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Taron Egerton Is Playing Elton John In Biopic 'Rocketman'

Movie Review: #Vacation

Vacation makes me want to take a STAY-cation.

Review by Matt Cummings

It's not too often that a movie makes me wish film never existed, yet her I am ready to give the newest Vacation all the hate it deserves. And hate on it I will.

Grown-up Rusty (Ed Helms) is stuck in a dull marriage to Debbie (Christina Applegate), who's been forced year after year to spend vacation with her family at a cabin in Michigan. When the overly optimistic Rusty realizes his family needs a change, he packs them up for a trip to Walley World, the site of his greatest trip as a teen. But soon, his family begins to encounter difficulties and flat-out disasters that could end their road trip and return Rusty's marriage back to square one.

It might surprise our readers to know that someone from our team actually considered walking out of Vacation, and we get to see these films for free. That's how bad our experience became as we sat mesmerized by its 99 minutes of ineptitude, feeling more like 199 minutes had passed. All the blame gets squarely put on the shoulders of Co-Writers/Directors John Francis Daley and Jonathan Goldstein. Theirs is a disaster that begins soon after the promising opening credits roll and hardly ever picks up its head from the morass of a feces bath that the Griswolds actually endure. Seriously, the family bathes in a toxic waste dump filled with human feces and rub it on their faces...and that's supposed to be funny.

More importantly, Daley and Goldstein commit a critical error in Vacation: they fail to make any of it funny. Instead, they settle on 12-year-old humor that no child will be allowed to see, thanks to its deserved R rating. They squander every asset, including the usually terrific Leslie Mann, who plays Rusty's sister and Chris Hemsworth who plays her husband, both of whom are reduced to glorified cameos. Daley and Goldstein take every low road they can, and punish the audience with pacing that's as slow as the Ukranian car the Griswolds rent for the week. I can't imagine any parent having to deal with the likes of the Griswold's youngest child Kevin (Steele Stebbins), but I'd have to think giving him up for adoption might be the only answer. He's a thoroughly unlikable character, bent on torturing his old brother James (Skyler Gisondo) who can barely defend himself. After a short time, you'll want to climb through the screen and give Kevin an honest beating.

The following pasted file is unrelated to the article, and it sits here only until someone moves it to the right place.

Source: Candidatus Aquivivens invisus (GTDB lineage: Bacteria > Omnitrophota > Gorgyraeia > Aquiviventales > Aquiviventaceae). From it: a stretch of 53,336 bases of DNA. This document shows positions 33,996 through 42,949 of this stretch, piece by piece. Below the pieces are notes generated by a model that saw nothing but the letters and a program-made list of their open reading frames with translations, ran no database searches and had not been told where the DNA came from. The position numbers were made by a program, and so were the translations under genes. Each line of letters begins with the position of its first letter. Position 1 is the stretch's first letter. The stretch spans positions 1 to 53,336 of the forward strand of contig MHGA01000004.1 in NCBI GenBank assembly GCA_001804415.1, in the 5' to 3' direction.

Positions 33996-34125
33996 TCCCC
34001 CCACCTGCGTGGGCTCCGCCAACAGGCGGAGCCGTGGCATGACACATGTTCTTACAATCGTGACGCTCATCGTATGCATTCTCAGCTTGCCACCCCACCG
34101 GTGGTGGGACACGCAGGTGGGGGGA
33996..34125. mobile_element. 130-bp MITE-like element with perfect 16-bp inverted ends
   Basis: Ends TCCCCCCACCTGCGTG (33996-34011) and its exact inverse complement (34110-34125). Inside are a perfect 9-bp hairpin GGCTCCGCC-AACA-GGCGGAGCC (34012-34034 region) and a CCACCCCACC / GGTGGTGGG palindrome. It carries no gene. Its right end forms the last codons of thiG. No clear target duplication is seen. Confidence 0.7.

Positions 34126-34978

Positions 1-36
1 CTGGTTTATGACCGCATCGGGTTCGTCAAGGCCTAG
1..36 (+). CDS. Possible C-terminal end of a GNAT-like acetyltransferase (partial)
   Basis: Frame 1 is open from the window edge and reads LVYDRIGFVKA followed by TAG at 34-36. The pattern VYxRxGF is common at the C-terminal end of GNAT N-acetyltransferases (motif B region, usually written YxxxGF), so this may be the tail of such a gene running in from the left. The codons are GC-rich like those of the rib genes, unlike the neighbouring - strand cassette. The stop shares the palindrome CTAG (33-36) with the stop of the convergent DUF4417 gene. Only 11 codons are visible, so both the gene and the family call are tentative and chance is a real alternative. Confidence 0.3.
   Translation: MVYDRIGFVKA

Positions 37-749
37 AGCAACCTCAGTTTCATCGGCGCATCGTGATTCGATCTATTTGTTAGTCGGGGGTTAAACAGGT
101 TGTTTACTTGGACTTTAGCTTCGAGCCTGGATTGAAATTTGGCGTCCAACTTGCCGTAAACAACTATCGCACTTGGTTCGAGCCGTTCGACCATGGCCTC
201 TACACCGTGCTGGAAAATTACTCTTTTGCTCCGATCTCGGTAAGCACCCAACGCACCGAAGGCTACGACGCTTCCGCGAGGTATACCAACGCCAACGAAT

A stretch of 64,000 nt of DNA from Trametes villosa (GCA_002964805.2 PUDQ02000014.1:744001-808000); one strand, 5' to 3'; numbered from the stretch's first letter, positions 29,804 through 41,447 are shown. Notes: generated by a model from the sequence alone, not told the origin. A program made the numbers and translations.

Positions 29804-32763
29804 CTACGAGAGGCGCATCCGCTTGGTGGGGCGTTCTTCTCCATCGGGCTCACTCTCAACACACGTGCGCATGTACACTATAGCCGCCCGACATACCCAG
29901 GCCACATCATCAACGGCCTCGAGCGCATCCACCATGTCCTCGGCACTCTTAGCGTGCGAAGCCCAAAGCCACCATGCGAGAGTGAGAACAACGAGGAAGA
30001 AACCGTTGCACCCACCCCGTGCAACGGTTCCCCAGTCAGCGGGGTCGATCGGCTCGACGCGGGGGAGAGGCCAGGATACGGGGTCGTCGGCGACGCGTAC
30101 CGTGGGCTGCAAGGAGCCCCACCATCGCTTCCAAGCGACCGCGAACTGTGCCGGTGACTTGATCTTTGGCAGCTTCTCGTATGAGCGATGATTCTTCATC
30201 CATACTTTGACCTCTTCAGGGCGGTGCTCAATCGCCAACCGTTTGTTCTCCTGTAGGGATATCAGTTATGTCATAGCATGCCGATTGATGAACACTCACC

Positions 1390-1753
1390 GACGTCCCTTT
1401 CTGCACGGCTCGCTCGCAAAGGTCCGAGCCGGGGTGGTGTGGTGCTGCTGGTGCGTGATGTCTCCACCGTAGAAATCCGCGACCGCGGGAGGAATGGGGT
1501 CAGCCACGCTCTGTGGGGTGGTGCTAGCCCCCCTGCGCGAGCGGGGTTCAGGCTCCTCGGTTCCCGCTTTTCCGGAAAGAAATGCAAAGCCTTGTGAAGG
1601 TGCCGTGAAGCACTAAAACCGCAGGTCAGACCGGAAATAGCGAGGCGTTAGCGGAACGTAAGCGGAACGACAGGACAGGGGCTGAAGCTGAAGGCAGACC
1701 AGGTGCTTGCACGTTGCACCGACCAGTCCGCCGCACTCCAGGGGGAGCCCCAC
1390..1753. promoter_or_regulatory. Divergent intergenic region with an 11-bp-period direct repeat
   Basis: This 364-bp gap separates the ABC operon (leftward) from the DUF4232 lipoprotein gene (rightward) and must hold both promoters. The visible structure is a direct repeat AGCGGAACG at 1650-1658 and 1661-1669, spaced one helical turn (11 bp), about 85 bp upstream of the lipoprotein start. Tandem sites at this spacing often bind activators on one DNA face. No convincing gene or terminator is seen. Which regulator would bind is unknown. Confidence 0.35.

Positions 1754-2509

These are the kind of negative feelings you'll get while watching Vacation, and it's not a healthy thing. Granted, every year has its duds, its disappointments; Vacation is all of those, dumped in a poop bag and set afire outside your front door. This is not the world of the Griswolds whose antics made them household names and Actor Chevy Chase a marketable dufus. Helms is clearly not that, and he enjoys zero chemistry with the mostly-flat Applegate; but it's possible that they could have made it work if the script had not felt so undercooked and entirely inappropriate. Chief among these atrocities is a scene in which Rusty is almost seducing James in front of a girl. And that's supposed to be funny

I was asked if I would rescind my thoughts about he Adam Sandler comedy Pixels and encourage people to see it over Vacation. That would be like asking me if I chose death in a helicopter blade mishap or death by lion. Either sucks and you can't make me choose.

Vacation will make you angry that you wasted your evening and any hope that it would somehow recapture the spirit of those 80's classics. None of that is here to be found, replaced with forced comedy, tons of missed opportunities, and a general sense that Daley and Goldstein had no clue how to make this funny. And they're in charge of resurrecting Spider-man for Sony/Marvel. It's clear the worst comedy of the year and one of the worst movies in general; think twice before you waste money on this disaster of a picture.

Vacation is rated R for for crude and sexual content and language throughout, and brief graphic nudity and has a runtime of 99 minutes.

Discuss this review with fellow SJF fans on Facebook. On Twitter, follow us at @SandwichJohnFilms, and follow author Matt Cummings at @mfc90125.


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